The Commission will develop, by 2017, a handbook on prevention of migrant smuggling, including, possibly, codes of conduct for drivers and operators of merchant and fishing vessels. This will present best practices on promoting security measures and adequate controls by public institutions and business operators to prevent clandestine migration. The Commission will also explore the development of guidelines on migrant smuggling for border authorities and consular services.

Enhancing the effectiveness of return as a deterrent to smuggling

To deter potential migrants from trying to reach the EU by using smugglers' services, it has to be made clear to them that they will be returned swiftly to their home countries if they have no right to stay in the EU legally. For the moment, smuggling networks exploit the fact that relatively few return decisions are enforced to attract migrants (39.2% of return decisions were carried out in 2013).

The effectiveness of the EU system to return irregular migrants or those whose asylum applications are rejected must be enhanced, in full respect of the standards and safeguards that ensure a dignified and humane return, in line with the EU Return Directive 10 . As announced in the European Agenda on Migration, and on the basis of the ongoing evaluation to be concluded this year, the Commission will propose to amend the Frontex legal basis to strengthen its role on return.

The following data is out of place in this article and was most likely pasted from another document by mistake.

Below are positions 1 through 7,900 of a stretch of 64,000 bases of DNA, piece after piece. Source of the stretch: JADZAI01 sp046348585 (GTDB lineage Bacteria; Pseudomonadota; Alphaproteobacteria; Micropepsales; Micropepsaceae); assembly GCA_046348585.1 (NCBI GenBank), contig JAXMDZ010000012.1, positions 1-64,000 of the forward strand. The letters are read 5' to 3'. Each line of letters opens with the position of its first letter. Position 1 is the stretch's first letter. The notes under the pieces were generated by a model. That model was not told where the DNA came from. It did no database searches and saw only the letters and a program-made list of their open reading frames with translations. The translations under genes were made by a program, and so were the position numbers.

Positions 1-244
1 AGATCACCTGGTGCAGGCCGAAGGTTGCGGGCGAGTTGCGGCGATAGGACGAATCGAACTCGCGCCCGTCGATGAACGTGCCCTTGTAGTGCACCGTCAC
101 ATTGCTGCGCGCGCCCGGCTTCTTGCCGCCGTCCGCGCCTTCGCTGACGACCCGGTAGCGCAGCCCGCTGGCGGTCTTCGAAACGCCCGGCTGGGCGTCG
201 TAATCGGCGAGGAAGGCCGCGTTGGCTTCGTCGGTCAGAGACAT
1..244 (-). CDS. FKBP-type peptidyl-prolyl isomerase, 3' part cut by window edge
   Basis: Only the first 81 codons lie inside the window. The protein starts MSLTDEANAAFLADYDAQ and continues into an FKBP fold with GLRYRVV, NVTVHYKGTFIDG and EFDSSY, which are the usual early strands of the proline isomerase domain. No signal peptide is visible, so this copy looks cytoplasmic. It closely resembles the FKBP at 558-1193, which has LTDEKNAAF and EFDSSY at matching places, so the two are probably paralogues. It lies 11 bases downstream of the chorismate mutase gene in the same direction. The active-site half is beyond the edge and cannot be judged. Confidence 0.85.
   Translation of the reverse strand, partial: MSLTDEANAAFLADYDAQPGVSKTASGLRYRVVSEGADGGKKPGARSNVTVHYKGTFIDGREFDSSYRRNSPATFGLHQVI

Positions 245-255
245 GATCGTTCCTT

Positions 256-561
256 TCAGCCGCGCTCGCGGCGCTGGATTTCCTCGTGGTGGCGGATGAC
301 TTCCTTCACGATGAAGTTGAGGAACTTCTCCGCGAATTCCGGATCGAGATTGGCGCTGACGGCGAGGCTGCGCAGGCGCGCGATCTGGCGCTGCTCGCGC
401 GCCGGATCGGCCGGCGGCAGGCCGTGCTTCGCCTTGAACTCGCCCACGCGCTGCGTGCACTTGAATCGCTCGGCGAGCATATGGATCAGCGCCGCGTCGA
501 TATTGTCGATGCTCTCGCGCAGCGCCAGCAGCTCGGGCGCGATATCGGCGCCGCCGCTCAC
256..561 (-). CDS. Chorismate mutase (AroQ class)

The Schengen Information System (SIS) should be better used to enforce return decisions. The Commission will evaluate the SIS in 2015-2016. In this context, the Commission will explore the possibility and proportionality to introduce return decisions issued by the Member States in SIS, to enhance their traceability. This would make it possible for Member States' authorities to see if an apprehended irregular migrant is subject to a return decision in another Member State. The Commission will also consider making it obligatory for Member States' authorities to introduce all entry bans in SIS, to enable their enforcement EU-wide – under the current SIS legal framework this is optional. Having all entry bans introduced in SIS would help prevent the re-entry into the Schengen area of irregular migrants that were subject to an entry ban issued by a Member State through another Member State.

To ensure that returns are sustainable, the Commission will provide technical support to countries of origin or transit for migrants, to help improve their capabilities to integrate the returnees. The EU should also make stronger efforts to convince third countries to take back their nationals that are irregularly present in Europe, which is an international obligation. The Commission will propose the opening of negotiations on EU readmission agreements with the main countries of origin of irregular migrants, where necessary. A specific obligation regarding readmission exists in the Cotonou Agreement with the ACP countries 11 .